Which One Doesn’t Belong Student Conversation

I have the unique advantage (and sometimes disadvantage) this year of having a variety of grade levels in each classroom.  No, I am not in a one-room schoolhouse, although it has the same feel.  Currently I am teaching at a juvenile center- where at least I do not have to worry about students showing up to class, just how long they will remain at the center.  As such I currently have a class with grades 4-11, one with 6-12 and my last group at 5-10.  It has given me a huge insight on development of student thinking.

So with this in mind, my only intro to “Which One Doesn’t Belong” was that there was NO TALKING once the slide was shown- and that they needed to pick one shape and describe why it didn’t belong.

page 1

Great intro page, and the first one Christopher showed us at MCTM.  Hearing Teachers talk about this page was awesome, I couldn’t wait to hear my student’s talk.  One of the underlying themes this book brings to me is that we underestimate student’s ability to handle math concepts and vocabulary.  My first hour did not disappoint on this.  I was expecting answers like “the triangle because it has 3 sides” or “the diamond on the bottom left because it’s not completely red” because it’s the end of the year and my students are really shutting down (another driving reason for me to include some different activities/problem solving opportunities in class).  Although I did receive both of those answers, it was the other reasoning I also received that set the tone for this activity.  Parallelogram, Rhombus, Quadrilateral, Acute, Obtuse, Angle Sums, Orientation (yes, that word was used), Reflection, Symmetry, Rotation were all used.  This first problem actually took 20 minutes to discuss as I got to sit back and record findings on the board as students lead discussions and pointed out differences.  The fact that they know something IS wrong and they need to find it spun a new twist on the problem for students.  Since they were not asked to create an answer, they felt this problem was accessible.  Then one student asked “Mr. Anderson, there really isn’t a wrong answer for this is there?”  I asked what he meant.  He said “There are reasons that every figure could be chosen as the one that doesn’t belong.”- and there it is.  I then asked them to find as many reasons why each one could be chosen, and students spent the next 5 minutes in great discussion, analyzing the figures and drawing on their previous mathematical experiences to classify properties.  It was one of those warm, fuzzy feeling days.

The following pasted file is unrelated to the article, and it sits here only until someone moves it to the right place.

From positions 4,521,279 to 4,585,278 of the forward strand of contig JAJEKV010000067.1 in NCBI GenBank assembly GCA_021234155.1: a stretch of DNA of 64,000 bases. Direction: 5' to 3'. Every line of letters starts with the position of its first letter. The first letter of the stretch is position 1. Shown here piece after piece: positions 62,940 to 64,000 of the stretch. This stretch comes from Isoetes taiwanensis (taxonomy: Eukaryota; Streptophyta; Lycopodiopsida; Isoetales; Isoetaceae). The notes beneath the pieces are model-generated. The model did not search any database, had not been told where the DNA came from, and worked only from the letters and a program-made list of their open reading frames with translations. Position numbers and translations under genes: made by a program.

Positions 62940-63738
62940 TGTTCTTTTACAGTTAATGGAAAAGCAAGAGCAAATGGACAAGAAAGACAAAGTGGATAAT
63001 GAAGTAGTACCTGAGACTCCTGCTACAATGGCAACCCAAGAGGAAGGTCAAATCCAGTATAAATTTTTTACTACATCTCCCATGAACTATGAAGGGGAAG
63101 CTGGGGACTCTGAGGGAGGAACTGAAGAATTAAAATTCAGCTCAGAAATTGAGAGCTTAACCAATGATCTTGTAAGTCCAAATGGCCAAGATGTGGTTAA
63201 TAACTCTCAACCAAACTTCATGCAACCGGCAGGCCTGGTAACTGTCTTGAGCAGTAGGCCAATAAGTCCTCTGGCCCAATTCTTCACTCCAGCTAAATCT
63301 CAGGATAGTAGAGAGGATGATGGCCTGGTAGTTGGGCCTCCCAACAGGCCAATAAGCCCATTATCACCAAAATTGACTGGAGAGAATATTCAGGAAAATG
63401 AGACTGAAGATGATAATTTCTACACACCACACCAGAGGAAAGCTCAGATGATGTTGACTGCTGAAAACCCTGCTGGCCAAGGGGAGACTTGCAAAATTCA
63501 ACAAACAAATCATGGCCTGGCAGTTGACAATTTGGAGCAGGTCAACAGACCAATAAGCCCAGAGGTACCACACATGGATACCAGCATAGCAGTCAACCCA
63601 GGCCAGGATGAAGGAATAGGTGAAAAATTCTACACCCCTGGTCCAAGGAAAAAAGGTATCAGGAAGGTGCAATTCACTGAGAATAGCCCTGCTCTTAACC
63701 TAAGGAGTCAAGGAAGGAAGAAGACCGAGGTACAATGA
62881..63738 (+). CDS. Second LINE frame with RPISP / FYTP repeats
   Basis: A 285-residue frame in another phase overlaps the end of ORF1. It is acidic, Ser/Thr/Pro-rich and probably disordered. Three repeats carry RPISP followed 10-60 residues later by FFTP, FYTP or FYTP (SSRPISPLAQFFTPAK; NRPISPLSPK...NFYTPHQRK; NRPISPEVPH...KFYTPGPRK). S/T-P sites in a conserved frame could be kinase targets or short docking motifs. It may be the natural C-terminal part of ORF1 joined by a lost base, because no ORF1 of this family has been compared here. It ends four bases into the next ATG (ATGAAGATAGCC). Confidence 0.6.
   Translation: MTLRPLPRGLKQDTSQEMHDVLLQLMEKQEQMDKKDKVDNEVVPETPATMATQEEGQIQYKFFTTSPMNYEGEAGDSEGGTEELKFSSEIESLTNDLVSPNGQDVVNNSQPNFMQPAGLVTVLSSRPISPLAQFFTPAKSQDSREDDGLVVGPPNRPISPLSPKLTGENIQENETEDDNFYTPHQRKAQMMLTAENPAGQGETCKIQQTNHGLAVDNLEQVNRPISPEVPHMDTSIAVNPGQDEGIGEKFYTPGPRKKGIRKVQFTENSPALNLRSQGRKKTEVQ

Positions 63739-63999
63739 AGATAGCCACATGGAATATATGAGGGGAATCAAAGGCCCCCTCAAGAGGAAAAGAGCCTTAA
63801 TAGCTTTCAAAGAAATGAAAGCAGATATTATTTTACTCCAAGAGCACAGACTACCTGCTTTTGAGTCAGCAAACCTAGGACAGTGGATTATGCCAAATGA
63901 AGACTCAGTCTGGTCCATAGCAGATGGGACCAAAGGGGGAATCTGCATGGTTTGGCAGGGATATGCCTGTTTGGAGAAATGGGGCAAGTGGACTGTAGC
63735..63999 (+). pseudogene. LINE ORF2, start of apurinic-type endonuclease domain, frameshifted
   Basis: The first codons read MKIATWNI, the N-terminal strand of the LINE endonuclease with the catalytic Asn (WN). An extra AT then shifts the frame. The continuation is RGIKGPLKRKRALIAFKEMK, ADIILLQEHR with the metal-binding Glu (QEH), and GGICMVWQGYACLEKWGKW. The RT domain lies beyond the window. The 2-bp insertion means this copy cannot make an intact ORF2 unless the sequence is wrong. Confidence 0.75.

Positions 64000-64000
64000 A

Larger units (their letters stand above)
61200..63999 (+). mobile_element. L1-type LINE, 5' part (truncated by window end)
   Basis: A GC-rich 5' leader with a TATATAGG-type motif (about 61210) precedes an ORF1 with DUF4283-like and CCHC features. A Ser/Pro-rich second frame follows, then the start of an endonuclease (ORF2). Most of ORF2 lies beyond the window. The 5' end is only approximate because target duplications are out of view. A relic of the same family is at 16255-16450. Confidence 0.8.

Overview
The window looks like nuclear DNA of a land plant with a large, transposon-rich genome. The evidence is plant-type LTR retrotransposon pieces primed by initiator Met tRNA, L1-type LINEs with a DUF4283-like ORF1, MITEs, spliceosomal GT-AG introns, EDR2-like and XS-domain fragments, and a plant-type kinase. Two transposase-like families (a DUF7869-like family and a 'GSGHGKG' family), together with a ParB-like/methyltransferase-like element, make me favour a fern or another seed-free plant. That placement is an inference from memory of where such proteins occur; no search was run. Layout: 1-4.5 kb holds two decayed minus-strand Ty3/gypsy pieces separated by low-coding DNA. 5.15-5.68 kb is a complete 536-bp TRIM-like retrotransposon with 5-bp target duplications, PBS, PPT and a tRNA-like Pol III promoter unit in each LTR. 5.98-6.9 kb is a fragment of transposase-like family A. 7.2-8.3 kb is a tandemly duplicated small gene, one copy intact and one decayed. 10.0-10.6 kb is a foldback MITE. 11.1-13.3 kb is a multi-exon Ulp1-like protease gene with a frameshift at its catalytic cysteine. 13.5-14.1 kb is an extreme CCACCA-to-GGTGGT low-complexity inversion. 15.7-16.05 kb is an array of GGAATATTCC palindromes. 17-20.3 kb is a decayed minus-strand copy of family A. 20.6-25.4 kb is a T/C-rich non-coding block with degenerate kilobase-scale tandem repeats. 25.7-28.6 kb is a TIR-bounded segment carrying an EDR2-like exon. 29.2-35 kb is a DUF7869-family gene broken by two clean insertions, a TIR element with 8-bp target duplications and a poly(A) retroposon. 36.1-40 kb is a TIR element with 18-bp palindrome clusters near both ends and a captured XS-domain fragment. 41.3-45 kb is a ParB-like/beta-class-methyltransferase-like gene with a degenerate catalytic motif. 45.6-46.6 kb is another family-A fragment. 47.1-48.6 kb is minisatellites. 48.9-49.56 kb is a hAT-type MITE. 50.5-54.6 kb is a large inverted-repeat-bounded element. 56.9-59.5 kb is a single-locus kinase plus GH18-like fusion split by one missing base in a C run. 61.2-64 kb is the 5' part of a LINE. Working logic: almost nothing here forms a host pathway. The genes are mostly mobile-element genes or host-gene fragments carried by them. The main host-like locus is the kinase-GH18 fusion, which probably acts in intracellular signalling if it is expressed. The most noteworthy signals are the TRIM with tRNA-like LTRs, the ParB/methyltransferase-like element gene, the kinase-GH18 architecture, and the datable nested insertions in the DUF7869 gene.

As “homework” I assigned the task of each student making up their own Which One Doesn’t Belong page.  When they create their own, they need to be able to identify at least two reasons each figure could be chosen- I can’t wait to see what they bring.

 

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